Cliff's Notes

The Business of Dentistry

In-House Dental Insurance Plans May be Illegal …

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The in-house dental insurance plan may be illegal in your state. Here in New Jersey the “good intent” may cost you hundreds of thousands of dollars. The fact is simple, you are offering insurance and you are not a state licensed insurer. BANG! You just broke a whole bunch of laws. Also, the higher your UCR the higher your reimbursement, that is pretty much a fact, but offering a special (i.e. $69.99 Cleaning, X-rays, Exam) may re-adjust your reimbursement to a lower rate and may require you to refund any patient that paid a higher rate during the promotional period and that includes insurance companies.

Healthcare providers are subject to additional consumer protection laws. If you are a PPO provider you are subject to insurance company rules and regulations. However, the rules keep changing. It is almost impossible for a dental office doing less than $1M/year to have the resources to understand and manage the ever changing landscape. Insurance reimbursements are fluid and constantly shifting and require continuous monitoring . Now is the time to think about “Out Sourcing”.

Simple economics … Out sourcing your PPO management program may cost $400.00/month. A team member may cost $600.00+/week. A PPO management company has multiple resources and can react quickly to changes in rates and law.

This past week I attended an outstanding presentation on PPO management and how to navigate and monitor the insurance system. I was amazed at the data the insurance companies compile to determine your reimbursement rate. Do you do “write-offs”? Maybe you should do “insurance adjustments”. Understanding the insurance market and managing it correctly could amount to thousands of dollars per month.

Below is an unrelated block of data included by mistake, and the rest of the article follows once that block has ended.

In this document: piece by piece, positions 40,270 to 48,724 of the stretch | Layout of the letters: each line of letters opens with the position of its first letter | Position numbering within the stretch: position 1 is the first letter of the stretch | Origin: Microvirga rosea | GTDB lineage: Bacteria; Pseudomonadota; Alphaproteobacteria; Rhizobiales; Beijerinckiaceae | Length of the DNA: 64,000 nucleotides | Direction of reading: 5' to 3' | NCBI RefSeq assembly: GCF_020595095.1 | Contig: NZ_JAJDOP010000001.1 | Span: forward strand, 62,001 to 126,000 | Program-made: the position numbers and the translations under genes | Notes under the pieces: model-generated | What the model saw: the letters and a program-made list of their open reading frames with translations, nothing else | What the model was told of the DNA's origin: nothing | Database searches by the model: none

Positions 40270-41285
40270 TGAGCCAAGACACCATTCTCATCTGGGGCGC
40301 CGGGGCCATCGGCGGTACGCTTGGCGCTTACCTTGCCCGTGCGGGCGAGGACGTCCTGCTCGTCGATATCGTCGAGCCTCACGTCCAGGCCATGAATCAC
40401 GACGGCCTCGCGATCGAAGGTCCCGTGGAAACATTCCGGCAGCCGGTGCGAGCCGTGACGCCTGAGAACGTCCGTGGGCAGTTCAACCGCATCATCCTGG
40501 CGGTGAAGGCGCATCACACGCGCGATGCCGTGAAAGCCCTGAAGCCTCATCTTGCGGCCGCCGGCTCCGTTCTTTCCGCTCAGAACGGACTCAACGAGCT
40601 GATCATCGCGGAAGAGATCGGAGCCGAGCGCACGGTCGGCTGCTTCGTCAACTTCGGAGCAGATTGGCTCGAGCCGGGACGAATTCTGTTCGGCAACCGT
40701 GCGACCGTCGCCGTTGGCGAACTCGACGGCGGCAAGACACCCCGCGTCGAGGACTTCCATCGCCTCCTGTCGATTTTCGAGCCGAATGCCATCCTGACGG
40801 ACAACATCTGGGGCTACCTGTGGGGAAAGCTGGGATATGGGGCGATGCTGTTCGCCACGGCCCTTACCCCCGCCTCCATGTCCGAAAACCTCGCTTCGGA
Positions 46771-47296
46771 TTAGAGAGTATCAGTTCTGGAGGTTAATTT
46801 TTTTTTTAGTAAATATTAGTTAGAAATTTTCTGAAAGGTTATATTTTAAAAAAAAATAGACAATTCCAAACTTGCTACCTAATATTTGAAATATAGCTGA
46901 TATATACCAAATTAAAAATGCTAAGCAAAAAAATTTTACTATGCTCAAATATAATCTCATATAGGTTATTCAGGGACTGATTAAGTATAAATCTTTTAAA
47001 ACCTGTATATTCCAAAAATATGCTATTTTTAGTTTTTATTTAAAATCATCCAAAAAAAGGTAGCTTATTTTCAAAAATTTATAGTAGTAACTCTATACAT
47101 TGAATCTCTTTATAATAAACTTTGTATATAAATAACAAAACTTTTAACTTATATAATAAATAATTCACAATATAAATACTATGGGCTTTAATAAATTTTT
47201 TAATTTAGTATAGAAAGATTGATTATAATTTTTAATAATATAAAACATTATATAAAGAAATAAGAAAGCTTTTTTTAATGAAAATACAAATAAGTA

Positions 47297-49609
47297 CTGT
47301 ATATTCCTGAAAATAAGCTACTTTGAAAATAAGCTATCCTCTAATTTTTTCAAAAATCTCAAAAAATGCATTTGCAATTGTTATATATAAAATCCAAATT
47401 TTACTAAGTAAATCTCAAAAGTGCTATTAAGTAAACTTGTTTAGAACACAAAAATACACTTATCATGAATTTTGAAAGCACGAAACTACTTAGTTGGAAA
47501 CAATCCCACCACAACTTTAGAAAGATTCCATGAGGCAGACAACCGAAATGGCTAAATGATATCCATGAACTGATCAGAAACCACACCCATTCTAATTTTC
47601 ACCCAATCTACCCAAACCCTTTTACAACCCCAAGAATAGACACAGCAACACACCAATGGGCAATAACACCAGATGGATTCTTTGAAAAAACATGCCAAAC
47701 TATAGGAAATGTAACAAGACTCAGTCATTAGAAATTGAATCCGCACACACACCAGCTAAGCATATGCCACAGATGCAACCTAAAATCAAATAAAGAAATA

Another thing I noticed was the lack of interest in learning about such an important topic. Most dentist do not understand the insurance market and leave it to the office manager. The office manager does not attend quality seminars and the dentist assumes everything is being done correctly and legally.

Seminar attendance for the new generation of dentists is down and that is not good. They get there information on line but the interaction of a live session really brings things home. For a dentist, practice management sessions are not interesting but they are essential. A good business owner does not have to know how to do something but they need to know what can be and has to be done and then hold team members accountable.

As the cost of operations continue to rise, outsourcing is a very viable option. Outsourcing is nothing more than “shared services” and the only down side is having to pick the best company to work with. Get recommendations and interview several dental orientated companies and calculate the best ROI. The investment in third party specialists can be very rewarding. Would you ask a PPO management company to do a crown prep? Why do you think you can manage PPO’s? After all, you don’t know what you don’t know! Please contact me at any time with any questions or concerns.